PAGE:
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Joel Fabian, a young Jewish boy living in wartime Berlin, plays with blocks at a table.

Photograph | Digitized | Photograph Number: 45508

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    Joel Fabian, a young Jewish boy living in wartime Berlin, plays with blocks at a table.
    Joel Fabian, a young Jewish boy living in wartime Berlin, plays with blocks at a table.


    Joel Fabian, a young Jewish boy living in wartime Berlin, plays with blocks at a table.
    Circa 1941
    Berlin, [Berlin] Germany
    Variant Locale
    Photo Credit
    United States Holocaust Memorial Museum, courtesy of Joel Fabian

    Rights & Restrictions

    Photo Source
    United States Holocaust Memorial Museum
    Copyright: United States Holocaust Memorial Museum
    Provenance: Joel Fabian

    Keywords & Subjects

    Administrative Notes

    Joel Fabian is the son of Hans Erich and Ruth Hannah (Blumenthal) Fabian. He was born in Berlin on June 8, 1939. He had two younger sisters: Judis (b. 1941) and Reha (b. 1943). Both his father and his uncle, Heinz Kurt Fabian, were attorneys who had moved to Berlin from East Prussia after the close of World War I. During the Kristallnacht pogrom of November 9-10, 1938, Heinz Kurt was arrested and sent to Dachau, where he was imprisoned for a year. After his release, the two couples --Hans and Ruth, and Heinz Kurt and Lotte-- made plans to immigrate to Bolivia. However, by the time their visas came through, Ruth was pregnant with Joel and was unable to travel. Heinz and Lotte went on without them, hoping they would be able to join them later. By the time Ruth was able to travel again, however, the German borders were closed. During the final years of the German Jewish community, Hans Fabian served on the executive board and in the finance department of the Reich Representation of German Jews and later, the Reich Association of Jews in Germany, under the leadership of Rabbi Leo Baeck. Hans took over the leadership of the Reich Association in the brief period between Baeck's deportation to Theresienstadt in June 1943 and his own, two months later. The Fabian family was rounded-up for deportation on September 10, 1943. Perhaps owing to their relationship with Leo Baeck, the family enjoyed special privileges in Theresienstadt, including the ability to live together as a family. While in the camp, Hans worked as a shoemaker, but from time to time, he was sent back to Berlin by the Germans to propagandize about the pleasurable life Jews led in Theresienstadt. The Fabians remained in the camp until its liberation in May 1945. Soon after, Hans helped to organize a transport of German Jewish survivors to Berlin. Once back home, Hans and a group of other survivors worked to reestablish the Berlin Jewish community organization at the Oranienburgerstrasse synagogue. In the early postwar period Hans worked closely with Norbert Wollheim, and the two families became very friendly. Following the imposition of the Berlin blockade in 1948, the Fabians moved to the Wollheim home in Luebeck, and after the Fabians immigrated to the US in 1949, they sponsored the Wollheims. For a short time the two families even shared a home. After he was resettled in America, Hans went to work for the United Restitution Organization on behalf of German Jews.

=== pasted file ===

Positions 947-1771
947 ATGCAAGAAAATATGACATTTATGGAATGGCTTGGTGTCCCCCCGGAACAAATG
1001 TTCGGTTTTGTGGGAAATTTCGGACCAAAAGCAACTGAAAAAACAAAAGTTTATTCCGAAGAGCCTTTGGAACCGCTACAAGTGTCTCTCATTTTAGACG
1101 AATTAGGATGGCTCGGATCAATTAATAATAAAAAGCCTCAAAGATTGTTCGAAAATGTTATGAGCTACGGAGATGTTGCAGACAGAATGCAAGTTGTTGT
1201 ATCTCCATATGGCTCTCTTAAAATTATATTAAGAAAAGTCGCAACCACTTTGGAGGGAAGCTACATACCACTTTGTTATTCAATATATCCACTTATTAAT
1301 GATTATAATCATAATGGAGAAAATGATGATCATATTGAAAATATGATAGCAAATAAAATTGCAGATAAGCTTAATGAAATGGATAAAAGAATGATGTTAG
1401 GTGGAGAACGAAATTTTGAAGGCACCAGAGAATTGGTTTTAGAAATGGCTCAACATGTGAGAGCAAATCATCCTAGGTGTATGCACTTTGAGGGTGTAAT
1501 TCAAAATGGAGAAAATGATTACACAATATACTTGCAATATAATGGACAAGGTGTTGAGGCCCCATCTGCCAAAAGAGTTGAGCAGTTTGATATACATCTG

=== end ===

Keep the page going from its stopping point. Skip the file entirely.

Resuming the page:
Record last modified:
    2005-05-11 00:00:00
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